The vial of ointment was produced again. She spread it thinly across the scrapes, all of her attention apparently on rubbing it in without hurting him. A coolness spread through his hands, as if she were rubbing the torn places away.

“Most of the time they do exactly what she says,” Gawyn went on with an affectionate grin at the top of her head. “Most people. Not Mother, of course. Or Elaida. And not Lini. Lini was her nurse. You can't give orders to someone who switched you for stealing figs when you were little. And even not so little.” Elayne raised her head long enough to give him a dangerous look. He cleared his throat and carefully blanked his expression before hurrying on. “And Gareth, of course. No one gives orders to Gareth.”


“Not even Mother,” Elayne said, bending her head back over Rand's hands. “She makes suggestions, and he always does what she suggests, but I've never heard her give him a command.” She shook her head.

“I don't know why that always surprises you,” Gawyn answered her. “Even you don't try telling Gareth what to do. He's served three Queens and been CaptainGeneral, and First Prince Regent, for two. I daresay there are some think he's more a symbol of the Throne of Andor than the Queen is.”

“Mother should go ahead and marry him,” she said absently. Her attention was on Rand's hands. “She wants to; she can't hide it from me. And it would solve so many problems.”

Gawyn shook his head. “One of them must bend first. Mother cannot, and Gareth will not. ”

“If she commanded him ...”

“He would obey. I think. But she won't. You know she won't.”

Abruptly they turned to stare at Rand. He had the feeling they had forgotten he was there. “Who ... ?” He had to stop to wet his lips. “Who is your mother?”

Elayne's eyes widened in surprise, but Gawyn spoke in an ordinary tone that made his words all the more jarring. “Morgase, by the Grace of the Light, Queen of Andor, Protector of the Realm, Defender of the People, High Seat of the House Trakand.”

“The Queen,” Rand muttered, shock spreading through him in waves of numbness. For a minute he thought his head was going to begin spinning again. Don't attract any attention. Just fall into the Queen's garden and let the DaughterHeir tend your cuts like a hedgedoctor. He wanted to laugh, and knew it for the fringes of panic.

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Drawing a deep breath, he scrambled hastily to his feet. He held himself tightly in rein against the urge to run, but the need to get away filled him, to get away before anyone else discovered him there.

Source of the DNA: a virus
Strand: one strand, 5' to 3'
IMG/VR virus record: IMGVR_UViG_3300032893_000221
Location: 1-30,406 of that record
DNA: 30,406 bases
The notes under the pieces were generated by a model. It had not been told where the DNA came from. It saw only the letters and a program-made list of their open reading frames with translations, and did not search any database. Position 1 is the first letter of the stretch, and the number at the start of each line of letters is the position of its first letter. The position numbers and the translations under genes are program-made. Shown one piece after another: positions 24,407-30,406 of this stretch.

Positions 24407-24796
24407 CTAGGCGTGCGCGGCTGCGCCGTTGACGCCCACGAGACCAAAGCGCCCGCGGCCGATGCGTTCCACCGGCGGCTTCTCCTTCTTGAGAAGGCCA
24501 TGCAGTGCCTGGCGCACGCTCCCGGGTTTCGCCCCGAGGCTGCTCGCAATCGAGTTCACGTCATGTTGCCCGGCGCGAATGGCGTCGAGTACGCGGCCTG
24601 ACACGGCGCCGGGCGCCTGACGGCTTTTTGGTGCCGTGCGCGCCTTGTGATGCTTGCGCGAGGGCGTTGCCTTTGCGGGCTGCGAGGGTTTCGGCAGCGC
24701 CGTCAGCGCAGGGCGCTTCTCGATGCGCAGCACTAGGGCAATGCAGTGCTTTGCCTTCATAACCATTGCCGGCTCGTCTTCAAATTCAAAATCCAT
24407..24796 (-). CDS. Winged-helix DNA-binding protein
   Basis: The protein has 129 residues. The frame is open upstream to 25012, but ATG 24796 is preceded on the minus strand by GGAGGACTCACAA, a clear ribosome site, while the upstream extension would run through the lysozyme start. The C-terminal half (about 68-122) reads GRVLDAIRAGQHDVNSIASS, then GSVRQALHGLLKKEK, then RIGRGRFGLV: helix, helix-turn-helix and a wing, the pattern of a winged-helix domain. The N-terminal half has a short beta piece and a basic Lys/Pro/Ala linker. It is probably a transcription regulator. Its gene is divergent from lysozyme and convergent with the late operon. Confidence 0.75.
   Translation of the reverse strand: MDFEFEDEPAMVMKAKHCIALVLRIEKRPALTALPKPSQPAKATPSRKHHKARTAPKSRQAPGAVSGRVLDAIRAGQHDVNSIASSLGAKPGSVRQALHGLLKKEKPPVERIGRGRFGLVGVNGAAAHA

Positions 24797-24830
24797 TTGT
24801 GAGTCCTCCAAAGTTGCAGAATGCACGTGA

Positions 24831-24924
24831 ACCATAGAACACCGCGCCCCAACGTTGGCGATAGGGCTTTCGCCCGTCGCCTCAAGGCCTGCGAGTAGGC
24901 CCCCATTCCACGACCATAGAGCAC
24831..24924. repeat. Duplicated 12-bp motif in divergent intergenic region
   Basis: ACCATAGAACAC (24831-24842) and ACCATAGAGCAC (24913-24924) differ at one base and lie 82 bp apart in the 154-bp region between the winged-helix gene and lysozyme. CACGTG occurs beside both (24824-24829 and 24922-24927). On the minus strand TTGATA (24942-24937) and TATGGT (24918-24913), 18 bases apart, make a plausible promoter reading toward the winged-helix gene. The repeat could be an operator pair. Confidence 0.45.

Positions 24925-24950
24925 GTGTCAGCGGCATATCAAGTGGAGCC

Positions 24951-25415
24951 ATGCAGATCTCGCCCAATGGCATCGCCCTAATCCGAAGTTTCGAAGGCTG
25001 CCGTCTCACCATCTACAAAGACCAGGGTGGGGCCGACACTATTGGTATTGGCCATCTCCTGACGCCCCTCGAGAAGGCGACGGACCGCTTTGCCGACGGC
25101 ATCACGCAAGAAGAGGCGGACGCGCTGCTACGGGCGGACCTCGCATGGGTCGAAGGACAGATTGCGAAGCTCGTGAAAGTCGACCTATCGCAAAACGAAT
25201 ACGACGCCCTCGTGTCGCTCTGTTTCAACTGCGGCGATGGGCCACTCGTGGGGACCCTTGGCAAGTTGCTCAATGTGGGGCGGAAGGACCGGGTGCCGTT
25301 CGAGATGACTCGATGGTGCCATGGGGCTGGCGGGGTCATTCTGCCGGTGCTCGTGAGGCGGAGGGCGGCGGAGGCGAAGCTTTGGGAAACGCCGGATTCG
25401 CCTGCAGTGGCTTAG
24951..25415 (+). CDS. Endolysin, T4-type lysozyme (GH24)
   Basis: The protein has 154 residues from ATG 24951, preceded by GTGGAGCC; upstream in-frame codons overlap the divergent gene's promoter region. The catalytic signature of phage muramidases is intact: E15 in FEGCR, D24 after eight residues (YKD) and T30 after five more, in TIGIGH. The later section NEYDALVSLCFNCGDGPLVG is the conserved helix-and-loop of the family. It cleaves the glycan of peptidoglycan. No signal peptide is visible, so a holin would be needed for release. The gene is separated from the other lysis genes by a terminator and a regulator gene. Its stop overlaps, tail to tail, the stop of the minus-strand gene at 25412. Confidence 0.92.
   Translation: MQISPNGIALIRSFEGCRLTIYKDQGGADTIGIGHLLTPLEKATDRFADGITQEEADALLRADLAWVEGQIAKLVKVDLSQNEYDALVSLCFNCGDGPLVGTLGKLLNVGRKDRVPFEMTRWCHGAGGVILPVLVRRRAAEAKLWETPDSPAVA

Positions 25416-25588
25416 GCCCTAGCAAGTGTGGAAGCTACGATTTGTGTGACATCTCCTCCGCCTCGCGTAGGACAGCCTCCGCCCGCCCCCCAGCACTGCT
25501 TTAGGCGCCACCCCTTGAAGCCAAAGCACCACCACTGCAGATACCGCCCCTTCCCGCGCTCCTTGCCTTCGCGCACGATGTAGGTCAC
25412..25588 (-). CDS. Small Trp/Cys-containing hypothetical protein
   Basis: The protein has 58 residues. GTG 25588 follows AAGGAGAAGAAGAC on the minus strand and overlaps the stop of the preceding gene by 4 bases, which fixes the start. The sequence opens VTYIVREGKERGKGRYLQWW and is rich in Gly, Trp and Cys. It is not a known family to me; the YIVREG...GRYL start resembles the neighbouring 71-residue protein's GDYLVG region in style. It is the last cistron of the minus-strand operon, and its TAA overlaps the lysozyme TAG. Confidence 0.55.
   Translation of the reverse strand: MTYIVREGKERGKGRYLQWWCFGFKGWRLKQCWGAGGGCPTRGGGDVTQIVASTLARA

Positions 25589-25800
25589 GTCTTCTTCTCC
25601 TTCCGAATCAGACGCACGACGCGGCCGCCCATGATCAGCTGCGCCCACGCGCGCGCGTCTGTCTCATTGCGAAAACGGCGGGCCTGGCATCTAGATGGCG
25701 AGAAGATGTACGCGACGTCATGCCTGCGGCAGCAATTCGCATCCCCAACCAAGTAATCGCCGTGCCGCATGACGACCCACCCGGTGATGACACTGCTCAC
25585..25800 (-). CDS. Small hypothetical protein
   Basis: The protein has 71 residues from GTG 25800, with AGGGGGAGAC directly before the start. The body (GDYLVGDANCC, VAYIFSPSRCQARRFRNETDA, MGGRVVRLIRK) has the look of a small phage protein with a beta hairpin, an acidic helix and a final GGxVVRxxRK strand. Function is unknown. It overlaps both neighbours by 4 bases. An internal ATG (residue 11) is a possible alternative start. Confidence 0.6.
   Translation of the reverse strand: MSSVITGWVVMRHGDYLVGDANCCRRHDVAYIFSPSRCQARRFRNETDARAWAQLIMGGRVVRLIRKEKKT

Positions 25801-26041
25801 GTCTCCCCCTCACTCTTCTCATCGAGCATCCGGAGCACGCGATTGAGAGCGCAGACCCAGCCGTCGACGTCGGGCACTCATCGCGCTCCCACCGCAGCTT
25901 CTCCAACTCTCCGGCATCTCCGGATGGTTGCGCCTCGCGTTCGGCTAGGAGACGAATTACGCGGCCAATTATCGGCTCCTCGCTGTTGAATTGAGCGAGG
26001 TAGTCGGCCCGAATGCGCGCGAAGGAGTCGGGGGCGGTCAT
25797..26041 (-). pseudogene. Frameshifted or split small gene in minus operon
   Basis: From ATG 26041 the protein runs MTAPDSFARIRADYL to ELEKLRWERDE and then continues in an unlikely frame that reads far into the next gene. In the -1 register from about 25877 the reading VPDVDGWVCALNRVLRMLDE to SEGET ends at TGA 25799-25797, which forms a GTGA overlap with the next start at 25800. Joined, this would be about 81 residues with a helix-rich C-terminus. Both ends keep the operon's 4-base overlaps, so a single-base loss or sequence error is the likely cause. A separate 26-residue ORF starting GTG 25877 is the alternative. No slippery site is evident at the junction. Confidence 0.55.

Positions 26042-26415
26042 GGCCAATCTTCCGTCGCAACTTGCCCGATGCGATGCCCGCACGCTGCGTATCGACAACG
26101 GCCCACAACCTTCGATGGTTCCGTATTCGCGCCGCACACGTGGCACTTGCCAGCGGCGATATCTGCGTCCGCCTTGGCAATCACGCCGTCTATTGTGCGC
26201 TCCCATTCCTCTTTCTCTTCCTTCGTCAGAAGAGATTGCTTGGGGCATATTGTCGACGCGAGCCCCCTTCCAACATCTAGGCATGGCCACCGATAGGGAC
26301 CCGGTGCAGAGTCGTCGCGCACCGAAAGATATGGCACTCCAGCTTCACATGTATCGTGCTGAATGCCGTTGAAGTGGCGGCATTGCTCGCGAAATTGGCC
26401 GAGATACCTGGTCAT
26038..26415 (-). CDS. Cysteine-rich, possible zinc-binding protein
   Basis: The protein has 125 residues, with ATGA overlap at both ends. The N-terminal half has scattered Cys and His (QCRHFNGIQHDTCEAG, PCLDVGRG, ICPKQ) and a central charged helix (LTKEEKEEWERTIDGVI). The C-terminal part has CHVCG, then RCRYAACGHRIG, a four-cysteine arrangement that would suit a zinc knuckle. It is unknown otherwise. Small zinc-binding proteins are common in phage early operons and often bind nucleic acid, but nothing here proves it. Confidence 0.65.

Elayne and Gawyn watched him calmly, and when he leaped up they rose gracefully, not hurried in the least. He put up a hand to pull the scarf from his head, and Elayne seized his elbow. “Stop that. You will start the bleeding again.” Her voice was still calm, still sure that he would do as he was told.

“I have to go,” Rand said. "I'll just climb back over the wall and—“

“You really didn't know.” For the first time she seemed as startled as he was. “Do you mean you climbed up on that wall to see Logain without even knowing where you were? You could have gotten a much better view down in the streets.”

“I ... I don't like crowds,” he mumbled. He sketched a bow to each of them. “If you'll pardon me, ah ... my Lady.” In the stories, royal courts were full of people all calling one another Lord and Lady and Royal Highness and Majesty, but if he had ever heard the correct form of address for the DaughterHeir, he could not think clearly enough to remember. He could not think clearly about anything beyond the need to be far away. “If you will pardon me, I'll just leave now. Ah ... thank you for the ...” He touched the scarf around his head. “Thank you.”

“Without even telling us your name?” Gawyn said. “A poor payment for Elayne's care. I've been wondering about you. You sound like an Andorman, though not a Caemlyner, certainly, but you look like... Well, you know our names. Courtesy would suggest you give us yours.”

Looking longingly at the wall, Rand gave his right name before he thought what he was doing, and even added, “From Emond's Field, in the Two Rivers.”“From the west,” Gawyn murmured. “Very far to the west.”

Rand looked around at him sharply. There had been a note of surprise in the young man's voice, and Rand caught some of it still on his face when he turned. Gawyn replaced it with a pleasant smile so quickly, though, that he almost doubted what he had seen.